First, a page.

On a personal level, taking a bit more risk is a perfectly reasonable decision. This also is true if we consider others in our risk assessment, too - kids we send to school, other family members, or friends we meet.

Public health: Small risk increases have disastrous consequences

But what happens if everyone decides that taking a bit more risk is perfectly reasonable, and changes their behavior a bit? Say, for example, in a way that increases the risk of getting COVID-19 by just one third. What happens?

Let's assume we were in a period were new infections were dropping by 10% every 5 days, corresponding to R = 0.9. With 1/3 more infections now, R increases to 1.2: instead of a steady drop, we now have a rapid rise in new infections: 20% more daily infections after 5 days, and 44% more daily infections after 10 days (1.2 x 1.2). After a month of R staying at 1.2, the number of daily infections has grown 3-fold: just about what we saw in the US from October to November. A very small change on the individual level has caused a huge increase on the population level. 

What is a perfectly reasonable decision on a personal level becomes a public health disaster.

Small things are "driving the pandemic"

Currently, the US is just one of many countries that is failing to control the resurgence of COVID-19 infections. A common theme here is that many regions try to contain COVID-19 with a minimal set of measures, for example limited restaurant hours instead of full closures. Against many measures, an often-heard argument is that "X is not driving the pandemic". Various regions have used this argument to leave schools and colleges open, have restaurants operating with minimal or no restrictions, and so on.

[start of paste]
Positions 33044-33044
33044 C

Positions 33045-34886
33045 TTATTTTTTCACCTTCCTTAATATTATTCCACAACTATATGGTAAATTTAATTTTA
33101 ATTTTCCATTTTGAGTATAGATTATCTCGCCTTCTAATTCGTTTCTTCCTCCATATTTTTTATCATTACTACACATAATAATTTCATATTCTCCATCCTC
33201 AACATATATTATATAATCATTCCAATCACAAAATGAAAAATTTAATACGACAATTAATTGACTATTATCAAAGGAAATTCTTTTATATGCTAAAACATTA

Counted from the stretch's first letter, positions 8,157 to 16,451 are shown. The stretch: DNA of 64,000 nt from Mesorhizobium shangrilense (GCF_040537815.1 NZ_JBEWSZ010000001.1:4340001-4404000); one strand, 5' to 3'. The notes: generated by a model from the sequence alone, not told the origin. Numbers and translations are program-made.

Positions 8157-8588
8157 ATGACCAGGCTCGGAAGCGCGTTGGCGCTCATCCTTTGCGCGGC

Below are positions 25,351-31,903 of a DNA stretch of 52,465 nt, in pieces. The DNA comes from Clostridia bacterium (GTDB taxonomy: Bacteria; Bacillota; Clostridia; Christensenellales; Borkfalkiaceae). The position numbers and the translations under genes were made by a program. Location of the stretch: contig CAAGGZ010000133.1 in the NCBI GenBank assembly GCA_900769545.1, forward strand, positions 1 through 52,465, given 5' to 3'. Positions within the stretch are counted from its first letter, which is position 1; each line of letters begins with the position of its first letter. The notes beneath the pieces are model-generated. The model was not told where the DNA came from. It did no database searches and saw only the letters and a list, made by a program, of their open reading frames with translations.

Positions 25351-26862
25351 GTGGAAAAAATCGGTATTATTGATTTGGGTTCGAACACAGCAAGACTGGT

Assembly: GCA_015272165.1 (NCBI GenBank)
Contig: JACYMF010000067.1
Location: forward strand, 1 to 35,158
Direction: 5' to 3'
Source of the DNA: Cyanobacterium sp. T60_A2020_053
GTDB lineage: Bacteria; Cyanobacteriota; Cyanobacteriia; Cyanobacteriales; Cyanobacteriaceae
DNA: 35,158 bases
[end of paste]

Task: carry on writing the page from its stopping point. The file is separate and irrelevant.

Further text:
Taken literally, the arguments are correct insofar as that each individual "infection place" like schools or restaurants is not causing the majority of new infections. But even measures that eliminate just a small percentage of new infections can make a huge difference, and a few in combination can make the difference between a controlled epidemic with dropping infection numbers, and a rapidly growing, out-of-control epidemic. Therefore relaxing a few of such "minor impact" measures may well end up "driving" the epidemic from a "dropping" phase into a "rapid growth" phase. This problem is only made worse by halfhearted interventions, which drop R only just below 1.0. This means that case numbers will drop only very slowly, and rapid growth resumes quickly again after any relaxation.

Over the past six months, I have read several hundred scientific publications about COVID-19. Of all these, one of the publications that stuck to my mind the most was published by scientists from New Zealand. Apparently, it formed the basis of New Zealand's successful complete elimination of COVID-19 cases in the country. It listed a large number of interventions which were used in groups, depending on the current level of infections:

We can only hope that a similar rational approach will be used to control COVID-19 in the US and Europe over the next several months, until vaccines become widely available. Otherwise, we will see hundreds of thousands of additional avoidable COVID-19 deaths.